Facades

Last night a woman was killed in downtown Montreal when a 3 foot by 5 foot section of precast concrete came loose from the facade of the building above her and fell to the ground. A very tragic story since she was seated at a table in a restaurant across from her husband celebrating her birthday.

As with previous events where structures have failed, there has and will be a flurry of people asking why, assigning blame to which person or group they feel deserve it, and calling for more regulations or frequent inspections. Just over a decade ago a series of similar events occurred in Chicago on buildings older and taller. I think it might be pertinent to relay both what happened and what was done to avoid futher occurances.

My recollection of the events of facade failures is by memory, but I’m fairly sure they are correct. Within about a two year period, there were a handful of cases where pieces of brick or terra cotta fell from the upper stories of turn-of-the-century buildings. In one case, it was a piece of brick that fell and bumped someone on the head. Another case was a section of brick wall about four feet square that fell overnight onto the roof of another building. And I do remember pieces of terra cotta falling off one building overnight onto some parked cars below. After a while it started to seem like you would need to walk around downtown with a hard hat on. Many building owners took action by hiring facade inspection agencies to assure their buildings were secure. Many downtown sidewalks were covered with scaffolding to both protect the pedestrians and to provide a platform for the inspectors.

But there was one incident that was very similar to the tragedy last night. A woman who had been hard on her luck had just learned she would be getting a new job. She was walking downtown with her mother and was holding the hand of her young daughter. Across the street a window pane came loose from one of the upper stories of the building. It sailed down and across the street and decapitated her.

As these events were taking place, the mayor and the city government worked out ordinances requiring owners of tall buildings to undertake periodic inspections of their buildings. The ordinance they created gave the building owners two options. The first option was to have the building inspected from top to bottom by a building professional at arms length. Of course this is a long and costly process involving swing stages and street level scaffolding, but it would only be required every five years. The second option would be that a building professional would inspect the building, but through the use of binoculars. This would require that adjacent structures provide vantage points which would allow for an adequate inspection. This option costs less, but it would need to be undertaken every year. Though the building professional may deem a closer inspection is necessary depending on their findings. Either way, there would be some measure of security to protect the public. Many building owners were in an uproar, but they were likely the same who were saving money by not maintaining their buildings therefore contributing to the dangerous situation.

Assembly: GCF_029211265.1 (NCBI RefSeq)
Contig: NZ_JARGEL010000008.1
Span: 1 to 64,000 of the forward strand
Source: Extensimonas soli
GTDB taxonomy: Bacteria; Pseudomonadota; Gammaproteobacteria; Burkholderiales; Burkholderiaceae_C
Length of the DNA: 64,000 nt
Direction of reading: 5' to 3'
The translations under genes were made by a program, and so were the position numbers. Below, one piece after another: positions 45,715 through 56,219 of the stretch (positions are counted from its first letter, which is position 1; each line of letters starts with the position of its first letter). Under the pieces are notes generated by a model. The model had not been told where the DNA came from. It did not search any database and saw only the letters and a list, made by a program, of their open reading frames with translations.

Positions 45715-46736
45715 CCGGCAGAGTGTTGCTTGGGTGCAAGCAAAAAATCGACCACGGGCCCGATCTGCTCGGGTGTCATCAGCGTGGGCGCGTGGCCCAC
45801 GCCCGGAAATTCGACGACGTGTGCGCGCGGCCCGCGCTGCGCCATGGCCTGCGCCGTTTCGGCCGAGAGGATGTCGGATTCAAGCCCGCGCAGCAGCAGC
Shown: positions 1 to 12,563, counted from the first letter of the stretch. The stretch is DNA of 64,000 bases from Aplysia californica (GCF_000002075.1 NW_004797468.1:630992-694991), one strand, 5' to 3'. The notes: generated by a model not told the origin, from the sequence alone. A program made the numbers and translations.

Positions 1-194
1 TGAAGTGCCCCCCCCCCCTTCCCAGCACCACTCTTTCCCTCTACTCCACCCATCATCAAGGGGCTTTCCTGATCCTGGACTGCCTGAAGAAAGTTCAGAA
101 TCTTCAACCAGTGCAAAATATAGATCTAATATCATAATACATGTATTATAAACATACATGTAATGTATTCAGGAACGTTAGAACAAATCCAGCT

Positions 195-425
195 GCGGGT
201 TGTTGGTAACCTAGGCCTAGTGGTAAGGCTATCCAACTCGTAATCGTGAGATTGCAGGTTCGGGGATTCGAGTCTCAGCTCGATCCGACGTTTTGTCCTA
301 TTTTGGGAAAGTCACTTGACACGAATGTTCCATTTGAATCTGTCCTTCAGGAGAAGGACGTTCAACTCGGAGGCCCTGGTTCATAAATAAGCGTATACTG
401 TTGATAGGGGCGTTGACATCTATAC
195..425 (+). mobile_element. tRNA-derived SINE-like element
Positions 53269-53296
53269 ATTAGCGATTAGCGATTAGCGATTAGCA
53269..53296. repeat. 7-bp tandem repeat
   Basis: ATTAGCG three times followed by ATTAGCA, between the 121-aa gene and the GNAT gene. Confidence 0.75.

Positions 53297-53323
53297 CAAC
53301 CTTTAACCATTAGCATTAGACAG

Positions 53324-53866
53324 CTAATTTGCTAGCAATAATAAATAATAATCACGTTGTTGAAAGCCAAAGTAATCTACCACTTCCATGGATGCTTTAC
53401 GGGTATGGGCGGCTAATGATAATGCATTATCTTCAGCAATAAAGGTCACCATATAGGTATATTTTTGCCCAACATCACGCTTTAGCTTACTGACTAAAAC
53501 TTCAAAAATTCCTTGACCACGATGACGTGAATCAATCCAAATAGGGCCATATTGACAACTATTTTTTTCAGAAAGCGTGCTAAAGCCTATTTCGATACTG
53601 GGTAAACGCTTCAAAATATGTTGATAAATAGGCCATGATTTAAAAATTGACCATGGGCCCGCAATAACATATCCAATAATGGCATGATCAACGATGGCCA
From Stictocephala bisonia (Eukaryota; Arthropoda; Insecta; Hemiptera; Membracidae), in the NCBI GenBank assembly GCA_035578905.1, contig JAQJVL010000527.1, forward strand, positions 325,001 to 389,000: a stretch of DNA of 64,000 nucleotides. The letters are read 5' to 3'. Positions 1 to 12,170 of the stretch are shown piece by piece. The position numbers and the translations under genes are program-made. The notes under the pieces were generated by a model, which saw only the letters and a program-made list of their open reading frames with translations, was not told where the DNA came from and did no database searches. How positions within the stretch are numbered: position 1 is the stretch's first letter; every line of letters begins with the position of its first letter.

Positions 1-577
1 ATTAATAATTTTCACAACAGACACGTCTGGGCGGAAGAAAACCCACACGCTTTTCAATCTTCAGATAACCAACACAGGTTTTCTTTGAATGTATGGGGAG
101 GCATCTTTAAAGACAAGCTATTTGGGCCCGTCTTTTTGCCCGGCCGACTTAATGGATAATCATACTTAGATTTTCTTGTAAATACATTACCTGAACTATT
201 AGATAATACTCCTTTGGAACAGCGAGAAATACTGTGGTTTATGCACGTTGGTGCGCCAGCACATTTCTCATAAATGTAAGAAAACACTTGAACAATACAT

On a personal note, I almost went into the field of building forensics and facade investigation a couple times during my career. When I first left school I had an interview with Wiss, Janney, Elstner. They specialize in all manner of building forensics and it was seen as a dream job by many of us. I bombed the interview by showing up late and disheveled. Plus I think they relied heavily on the opinion of our professors whose favor I did not have. Many years later the office where I worked had a division which specialized in facade assessments. The ordinance in Chicago had recently been passed and there were not enough facade assessment specialists in the city to meet the sudden demand. I was asked if I was interested and I weighed the pluses and minuses. It is an interesting field, but a very specialized one. There is a long learning curve and as it takes many years of experience to get good at it. As a young engineer I was worried that I could get pigeon-holed into it not be able to get back to building new buildings. My boss put an end to that possiblity saying I was too deeply involved on a large project and could not be spared. That said, it’s possible I still could get into that type of work. Bits and pieces of experience that I’ve gathered over the years would probably shorten the learning curve. We recently acquired some people who specialize in building forensics and they look like they’ll need a hand. Even before any new regulations are created here.

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~ by Frank on July 17, 2009.

3 Responses to “Facades”

  1. Building forensics. Who knew such a specialty existed? I’m tempted to make some silly joke about a new tv show, but I keep thinking about the horror of having someone you love die in front of you in such a terrible manner. Scary.

  2. Couldn’t this also be done from an abseiling rope? That way you don’t have to build scaffolding and the inspection would go faster too.

    Which reminds me I have to ask for quotes to have our façade repaired. Part of the brick has detached from the wood and some lentils are cracked. Pricey…

  3. Exactly why the RBQ adopted the new Law 122, some people are neglecting their property and that is harming everyone.

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